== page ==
The sale of the F-35, however, appears to fly in the face of a 40-year-old American commitment to Israel that the US will not provide any Arab state with advanced military technology equal to anything that we have given Israel or against which Israel may have difficulty defending itself. This writer still bears the scars of the successful, but brutal, battle to sell AWACS flying radars to Saudi Arabia in 1981 and of the 1986 defeat of the effort to sell F-15 fighters to Riyadh and an expeditionary capability to Jordan. The Reagan administration got the AWACS through Congress only by promising software and operational fixes that would reduce the ability of the Saudis to use the radar warning aircraft against Israel as well as giving the Israeli Air Force more advanced fighter planes.

In the aftermath of the 1973 “Yom Kippur War,” the US tacitly adopted the QME doctrine that would effectively maintain Israeli qualitative superiority over any potential regional threat. Intrinsic to this doctrine, the United States committed itself to ensuring that it would never transfer to any Arab country any weapons system that could complicate Israel’s ability to defend against it. Later American administrations, forced to expand military sales to Arab countries for geostrategic reasons, often downgraded the technical capabilities of weapons sold to Arab states or provided Israel with superior weapons systems that could deal with the increased capability of their neighbors – so-called ‘balancing’ material. The US also argued that the superior human quality of Israel’s military more than compensated for whatever technologies Arab states might secure. Yet, some will argue that continued close relationships with the US military give Arab soldiers the opportunity to acquire the same skills as their Israeli counterparts. Nonetheless, although Israelis often complain that the US has allowed the qualitative gap with its neighbors’ capabilities to narrow, no one doubts that it can still relatively easily defeat any combination of Arab states in a military conflict.

Does the F-35 Sale to UAE Worry the Pentagon?

 If we are to believe what the Defense Department and the aerospace industry have told us, the F-35 presents a quantum jump in capability. Depending on what one reads it has a radar signature that is a tiny fraction of its physical size and that no radar system in existence can detect the aircraft before its weapons strike home. It also has an unrivaled surveillance capacity and the ability to direct missions by scores of lesser aircraft. Allowing for a certain amount of the normal hype, especially when justifying a weapons system whose development costs may exceed a trillion dollars, the F-35 appears to be as invincible and invisible to any currently available technology as one could imagine. Numerous inquiries among those better qualified than I lead to the conclusion that the F-35 could indeed penetrate Israeli air defenses and strike targets in the air or on the ground with some impunity. Tellingly, none of my sources believe that the US military currently has some sort of backdoor or “secret sauce” that would allow our own air defenses to detect the F-35 when others could not. Even if they exist, no one suggests that the US would give away the secret of defeating the crown jewel of US airpower, even to Israel. Still, the UAE does not enjoy the same level of confidence as Israel or our NATO allies (maybe more than Turkey right now). Despite rather warlike rhetoric, it continues to dialogue with Iran, our declared adversary, and depends to an astonishing degree on foreigners at all levels of government. Many in the Washington foreign policy establishment also harbor doubts about the long-term stability of the autocratic states of the Gulf Cooperation Council.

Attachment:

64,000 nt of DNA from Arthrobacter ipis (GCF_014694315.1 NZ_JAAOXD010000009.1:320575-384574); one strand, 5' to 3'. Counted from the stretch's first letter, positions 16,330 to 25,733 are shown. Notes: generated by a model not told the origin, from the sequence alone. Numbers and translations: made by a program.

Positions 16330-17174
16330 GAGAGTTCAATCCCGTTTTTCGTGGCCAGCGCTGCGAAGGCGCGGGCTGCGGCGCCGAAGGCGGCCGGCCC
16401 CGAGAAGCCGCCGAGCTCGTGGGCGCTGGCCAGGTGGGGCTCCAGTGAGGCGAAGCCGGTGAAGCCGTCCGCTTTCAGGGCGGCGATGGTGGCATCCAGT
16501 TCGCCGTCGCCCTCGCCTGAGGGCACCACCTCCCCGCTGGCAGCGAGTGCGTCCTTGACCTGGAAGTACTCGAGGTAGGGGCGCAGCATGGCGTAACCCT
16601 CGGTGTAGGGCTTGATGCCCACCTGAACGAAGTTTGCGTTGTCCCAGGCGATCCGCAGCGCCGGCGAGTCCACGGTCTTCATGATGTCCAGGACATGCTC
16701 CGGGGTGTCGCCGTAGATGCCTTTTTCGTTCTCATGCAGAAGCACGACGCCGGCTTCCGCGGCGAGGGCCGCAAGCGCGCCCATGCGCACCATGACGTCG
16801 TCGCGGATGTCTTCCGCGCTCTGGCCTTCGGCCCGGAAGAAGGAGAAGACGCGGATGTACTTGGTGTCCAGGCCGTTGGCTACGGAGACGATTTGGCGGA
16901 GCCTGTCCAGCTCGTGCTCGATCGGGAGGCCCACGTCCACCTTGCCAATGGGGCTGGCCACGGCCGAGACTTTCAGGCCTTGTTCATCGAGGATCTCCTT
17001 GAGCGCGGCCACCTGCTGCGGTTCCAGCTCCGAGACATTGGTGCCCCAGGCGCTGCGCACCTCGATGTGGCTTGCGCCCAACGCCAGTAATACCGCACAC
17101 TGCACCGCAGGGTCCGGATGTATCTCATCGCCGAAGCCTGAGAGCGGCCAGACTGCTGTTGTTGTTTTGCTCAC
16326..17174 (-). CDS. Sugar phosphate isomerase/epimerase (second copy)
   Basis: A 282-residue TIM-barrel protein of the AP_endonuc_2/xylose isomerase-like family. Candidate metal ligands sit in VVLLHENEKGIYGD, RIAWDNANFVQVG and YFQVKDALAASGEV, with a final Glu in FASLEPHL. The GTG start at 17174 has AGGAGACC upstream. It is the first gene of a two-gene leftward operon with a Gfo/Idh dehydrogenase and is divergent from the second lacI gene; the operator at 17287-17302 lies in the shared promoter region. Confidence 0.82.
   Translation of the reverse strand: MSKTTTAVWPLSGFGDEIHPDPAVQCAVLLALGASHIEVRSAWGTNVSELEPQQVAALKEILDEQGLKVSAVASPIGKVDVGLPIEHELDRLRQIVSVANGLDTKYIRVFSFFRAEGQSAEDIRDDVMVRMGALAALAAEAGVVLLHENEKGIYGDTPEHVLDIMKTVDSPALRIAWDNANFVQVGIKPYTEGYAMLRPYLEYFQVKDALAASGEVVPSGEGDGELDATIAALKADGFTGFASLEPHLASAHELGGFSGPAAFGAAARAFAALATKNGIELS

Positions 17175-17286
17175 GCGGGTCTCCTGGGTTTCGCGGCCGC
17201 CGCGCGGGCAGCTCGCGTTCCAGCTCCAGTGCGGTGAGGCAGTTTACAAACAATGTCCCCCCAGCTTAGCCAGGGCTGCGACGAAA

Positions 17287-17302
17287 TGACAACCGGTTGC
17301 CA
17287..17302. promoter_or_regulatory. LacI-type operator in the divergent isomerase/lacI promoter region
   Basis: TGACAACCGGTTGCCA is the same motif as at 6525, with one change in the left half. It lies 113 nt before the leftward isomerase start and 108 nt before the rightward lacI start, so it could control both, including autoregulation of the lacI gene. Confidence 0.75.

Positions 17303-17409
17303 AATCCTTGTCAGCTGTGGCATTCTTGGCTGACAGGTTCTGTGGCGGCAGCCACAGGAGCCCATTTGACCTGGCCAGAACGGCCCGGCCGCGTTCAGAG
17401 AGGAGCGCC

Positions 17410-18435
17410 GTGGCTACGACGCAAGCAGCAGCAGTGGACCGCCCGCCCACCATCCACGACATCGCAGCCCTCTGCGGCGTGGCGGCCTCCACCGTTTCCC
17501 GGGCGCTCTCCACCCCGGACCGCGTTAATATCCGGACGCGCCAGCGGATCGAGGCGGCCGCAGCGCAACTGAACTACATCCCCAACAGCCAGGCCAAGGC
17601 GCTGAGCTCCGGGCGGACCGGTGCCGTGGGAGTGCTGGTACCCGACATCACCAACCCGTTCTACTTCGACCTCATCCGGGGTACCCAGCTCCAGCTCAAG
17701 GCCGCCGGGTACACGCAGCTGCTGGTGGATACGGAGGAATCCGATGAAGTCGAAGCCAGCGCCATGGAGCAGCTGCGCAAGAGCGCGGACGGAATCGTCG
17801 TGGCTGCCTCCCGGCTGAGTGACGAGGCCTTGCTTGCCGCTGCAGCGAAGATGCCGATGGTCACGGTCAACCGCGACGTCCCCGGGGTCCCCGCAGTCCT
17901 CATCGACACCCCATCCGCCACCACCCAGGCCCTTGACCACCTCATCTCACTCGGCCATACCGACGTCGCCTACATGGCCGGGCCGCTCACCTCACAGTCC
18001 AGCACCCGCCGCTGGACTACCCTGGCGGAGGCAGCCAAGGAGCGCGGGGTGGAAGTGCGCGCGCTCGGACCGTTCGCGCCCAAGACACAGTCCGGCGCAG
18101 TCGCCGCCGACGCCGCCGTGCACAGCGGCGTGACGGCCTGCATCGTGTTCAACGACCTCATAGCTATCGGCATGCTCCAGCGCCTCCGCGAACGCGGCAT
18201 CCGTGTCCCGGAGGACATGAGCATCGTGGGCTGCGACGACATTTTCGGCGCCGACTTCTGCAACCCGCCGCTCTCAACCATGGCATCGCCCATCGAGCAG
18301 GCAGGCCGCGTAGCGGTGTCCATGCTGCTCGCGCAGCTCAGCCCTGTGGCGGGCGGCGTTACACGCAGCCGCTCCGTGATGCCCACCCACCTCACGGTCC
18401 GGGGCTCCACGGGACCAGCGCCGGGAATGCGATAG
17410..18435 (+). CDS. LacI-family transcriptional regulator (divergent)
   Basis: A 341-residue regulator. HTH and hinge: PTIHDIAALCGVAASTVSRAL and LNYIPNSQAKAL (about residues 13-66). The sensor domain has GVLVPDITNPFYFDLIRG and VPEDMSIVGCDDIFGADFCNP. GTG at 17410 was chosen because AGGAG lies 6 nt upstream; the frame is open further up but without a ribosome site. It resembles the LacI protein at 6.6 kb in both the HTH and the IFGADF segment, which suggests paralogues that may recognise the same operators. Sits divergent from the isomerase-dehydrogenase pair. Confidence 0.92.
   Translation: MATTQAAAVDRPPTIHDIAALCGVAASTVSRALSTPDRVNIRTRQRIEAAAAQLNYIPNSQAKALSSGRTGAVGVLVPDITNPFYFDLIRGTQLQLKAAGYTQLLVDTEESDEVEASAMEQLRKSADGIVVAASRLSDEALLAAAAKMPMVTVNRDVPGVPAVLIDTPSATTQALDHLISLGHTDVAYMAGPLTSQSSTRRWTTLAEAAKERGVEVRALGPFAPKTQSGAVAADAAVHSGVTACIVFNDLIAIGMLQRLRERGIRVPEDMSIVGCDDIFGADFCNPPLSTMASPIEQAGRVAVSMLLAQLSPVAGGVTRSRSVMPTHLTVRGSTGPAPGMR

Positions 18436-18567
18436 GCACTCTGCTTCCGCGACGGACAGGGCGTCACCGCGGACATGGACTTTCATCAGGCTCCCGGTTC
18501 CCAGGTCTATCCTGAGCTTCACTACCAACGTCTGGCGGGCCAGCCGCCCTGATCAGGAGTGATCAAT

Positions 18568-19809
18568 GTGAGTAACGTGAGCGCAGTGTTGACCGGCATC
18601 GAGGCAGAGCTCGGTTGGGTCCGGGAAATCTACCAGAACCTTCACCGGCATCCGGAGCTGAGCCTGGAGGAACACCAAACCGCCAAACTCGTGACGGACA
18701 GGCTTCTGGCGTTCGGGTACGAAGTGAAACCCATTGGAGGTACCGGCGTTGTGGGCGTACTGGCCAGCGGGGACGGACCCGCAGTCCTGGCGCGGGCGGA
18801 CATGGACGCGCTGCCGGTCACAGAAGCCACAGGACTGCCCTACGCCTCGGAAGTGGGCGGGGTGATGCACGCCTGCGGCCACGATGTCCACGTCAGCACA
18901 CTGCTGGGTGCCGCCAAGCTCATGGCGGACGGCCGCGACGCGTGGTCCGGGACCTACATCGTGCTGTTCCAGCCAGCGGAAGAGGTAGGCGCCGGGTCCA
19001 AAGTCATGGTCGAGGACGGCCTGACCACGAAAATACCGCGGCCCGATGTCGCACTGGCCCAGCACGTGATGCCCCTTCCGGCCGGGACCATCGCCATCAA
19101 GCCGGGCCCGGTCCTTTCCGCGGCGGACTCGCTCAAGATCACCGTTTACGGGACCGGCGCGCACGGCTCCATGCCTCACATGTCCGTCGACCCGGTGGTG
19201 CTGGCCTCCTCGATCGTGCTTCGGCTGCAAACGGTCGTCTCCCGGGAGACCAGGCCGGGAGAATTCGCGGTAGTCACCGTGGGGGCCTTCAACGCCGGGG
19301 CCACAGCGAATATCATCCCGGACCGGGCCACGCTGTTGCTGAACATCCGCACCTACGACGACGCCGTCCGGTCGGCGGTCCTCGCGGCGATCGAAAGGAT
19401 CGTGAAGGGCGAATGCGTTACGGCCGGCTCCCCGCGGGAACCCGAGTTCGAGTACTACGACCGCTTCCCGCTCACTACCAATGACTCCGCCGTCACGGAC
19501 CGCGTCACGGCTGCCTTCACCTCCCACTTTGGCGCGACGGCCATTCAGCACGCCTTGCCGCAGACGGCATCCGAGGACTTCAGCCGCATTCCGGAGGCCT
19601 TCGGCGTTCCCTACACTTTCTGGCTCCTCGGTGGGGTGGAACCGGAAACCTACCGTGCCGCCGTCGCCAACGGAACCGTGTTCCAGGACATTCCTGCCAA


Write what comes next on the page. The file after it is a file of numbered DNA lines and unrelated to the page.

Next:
Congress and ‘Balancing’ with Israel

On October 4, 2020, eleven Democratic legislators with pro-Israeli voting history introduced a bill in the House of Representatives that would effectively give Israel a veto over arms sales to Arab countries.  As of this reading, the sponsors of the bill have not yet provided the full text of HR 8707 (116th Congress) to the committee but its title indicates its intent and scope: “To require certifications for transfers of certain United States defense articles and defense services, and for other purposes.” Some speculate that the bill will serve as a vehicle to stop the sale and others that the Trump administration promised Israel “balancing” weapons of extraordinary value. Apparently, the original informal notification to Congress included electronic warfare aircraft but they have disappeared from the document, perhaps in recognition that Congress may pose obstacles. On November 18, three Senators, two Democratic and one Republican, announced they would introduce similar legislation in the upper house.

Downgrading the UAE Model

This leaves the option of providing the UAE with a version of the F-35 that downgrades its capabilities – we do this to some degree with all our allies. Almost all my contacts insist that the US would not sell the aircraft without modifying software or hardware in such a fashion as to downgrade its stealth capabilities. We could reduce stealth characteristics by modifying the airframes and fuselage, removing some of the aircraft coatings, or adding something to increase radar reflections. We cannot make these adjustments without telling the UAE – they will quickly figure it out on their own. After all, we currently deploy F-35 aircraft in and around the UAE. The UAE has often demonstrated that it will go elsewhere (usually France) to buy military kit when we deny them the latest and the best. Our refusal to even consider selling the F-18 to the UAE in the early 1980’s provoked an angry response. We then rubbed salt in the wound by offering the F-20, an aircraft the US Air Force refused to buy. They bought French Mirages instead and paid through the nose in the absence of any US competition. I am reasonably certain that Abu Dhabi has not forgotten.